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Dodgers' offense amounts to zero in loss to Giants

L.A. is baffled by Barry Zito for 61/3 innings in a 4-0 defeat on a day when Clayton Kershaw is scratched from his start as a precaution because of a bothersome hip.

September 10, 2012|By Dylan Hernandez

SAN FRANCISCO — With Matt Kemp already injured and condemned to cheerleading for the evening, the Dodgers scratched Clayton Kershaw from his scheduled start Sunday in their most important game this season.

Kershaw's hip was hurting.

Joe Blanton pitched in place of Kershaw and pitched the way Joe Blanton sometimes does, throwing 36 pitches in a two-run first inning for the San Francisco Giants and sending the Dodgers crashing to a 4-0 defeat.

The offensively stalled Dodgers lost two of three games to the first-place Giants at AT&T Park over the weekend, turning their ambitions of winning the National League West into a pipe dream.

With 21 games remaining, the Dodgers trail the Giants by 51/2 games. Their deficit against the St. Louis Cardinals, who hold the second of two wild-card positions, increased to 11/2 games.

Kershaw is now scheduled to pitch the Dodgers' next game, Tuesday in Arizona.

Sitting out the final game in San Francisco didn't sit well with the reigning NL Cy Young Award winner, who said his condition had improved enough over the last two days to pitch Sunday.

"I would have liked to have pitched today," Kershaw said.

The problems started Friday when Kershaw was working out at AT&T Park.

"He was feeling something in his manly region," Manager Don Mattingly said.

Asked that night if anything was wrong, Kershaw lied.

"Coincidence," he said of why he returned to the clubhouse with Stan Conte, the head of the team's medical department.

Concerned Kershaw might have a hernia, the Dodgers had him undergo an MRI exam the next day. The exam showed Kershaw had inflammation in his hip, but no hernia.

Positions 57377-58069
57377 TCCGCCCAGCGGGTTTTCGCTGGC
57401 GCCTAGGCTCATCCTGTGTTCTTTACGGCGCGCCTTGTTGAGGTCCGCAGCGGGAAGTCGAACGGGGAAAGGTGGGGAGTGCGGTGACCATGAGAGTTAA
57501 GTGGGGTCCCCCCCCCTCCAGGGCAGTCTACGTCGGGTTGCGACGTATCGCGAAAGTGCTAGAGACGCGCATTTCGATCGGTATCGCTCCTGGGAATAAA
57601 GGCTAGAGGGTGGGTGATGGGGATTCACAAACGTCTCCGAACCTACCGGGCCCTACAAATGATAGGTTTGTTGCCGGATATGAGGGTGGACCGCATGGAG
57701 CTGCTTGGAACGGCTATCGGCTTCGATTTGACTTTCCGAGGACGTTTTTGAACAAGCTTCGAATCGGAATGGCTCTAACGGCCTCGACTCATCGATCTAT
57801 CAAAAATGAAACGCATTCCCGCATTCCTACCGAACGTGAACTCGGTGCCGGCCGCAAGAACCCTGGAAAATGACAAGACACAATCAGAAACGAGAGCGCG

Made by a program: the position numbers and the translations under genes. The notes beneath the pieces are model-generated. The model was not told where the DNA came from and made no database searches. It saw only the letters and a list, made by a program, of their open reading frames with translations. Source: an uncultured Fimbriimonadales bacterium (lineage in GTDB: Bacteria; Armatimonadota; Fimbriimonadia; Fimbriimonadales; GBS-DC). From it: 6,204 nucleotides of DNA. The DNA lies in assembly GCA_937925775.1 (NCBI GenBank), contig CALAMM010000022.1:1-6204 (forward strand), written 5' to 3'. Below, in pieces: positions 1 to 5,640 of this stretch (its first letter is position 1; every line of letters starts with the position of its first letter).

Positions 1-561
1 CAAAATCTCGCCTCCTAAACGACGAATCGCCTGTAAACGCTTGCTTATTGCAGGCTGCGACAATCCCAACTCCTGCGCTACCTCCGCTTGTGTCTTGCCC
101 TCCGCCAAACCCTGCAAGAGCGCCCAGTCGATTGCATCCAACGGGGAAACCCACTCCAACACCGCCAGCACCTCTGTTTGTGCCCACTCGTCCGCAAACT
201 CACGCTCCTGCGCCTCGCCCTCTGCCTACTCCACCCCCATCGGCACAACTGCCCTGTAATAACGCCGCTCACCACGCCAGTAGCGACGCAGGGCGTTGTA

Kershaw returned to the field early Sunday afternoon with the medical staff.

"I just threw off the mound like five pitches," Kershaw said. "That was kind of all I needed to have peace of mind that I can do it."

But Mattingly and the medical staff decided to hold him out.

Mattingly said that if the Dodgers were playing Game 7 of the World Series that day, Kershaw would have pitched.

"Obviously, it's a big game for us," Mattingly said. "But this is all about giving him the chance to be healthy the rest of the way and give us the best chance."

And if Kershaw starts Tuesday, he would be in line to pitch the first game of the last series of the season, also against the Giants.

The thinking led to Mattingly handing the ball to Blanton, who was 1-3 with a 6.17 earned-run average in six starts since he was acquired from the Philadelphia Phillies.

Kershaw's career ERA at AT&T Park is 0.66. Blanton's was 4.37 and was about to get worse.

Blanton was told Saturday night to go to the park expecting to start. His assignment was confirmed at around 1 p.m. on Sunday.

"It is frustrating to know your No. 1 couldn't go," outfielder Shane Victorino said.

Blanton gave up a two-out, two-run double to Hunter Pence in the first inning that put the Dodgers behind, 2-0. He settled down to hold the Giants scoreless over the next three innings, but the home team got to him again in the fifth inning.

That was when Angel Pagan tripled and scored on a sacrifice fly by Marco Scutaro to increase the lead to 3-0.

Buster Posey hit a home run in the sixth inning to put the game out of reach.

But the blame didn't fall entirely on Blanton. The Dodgers' slumping offense couldn't do anything against left-hander Barry Zito, who held them to four hits over 61/3 innings.

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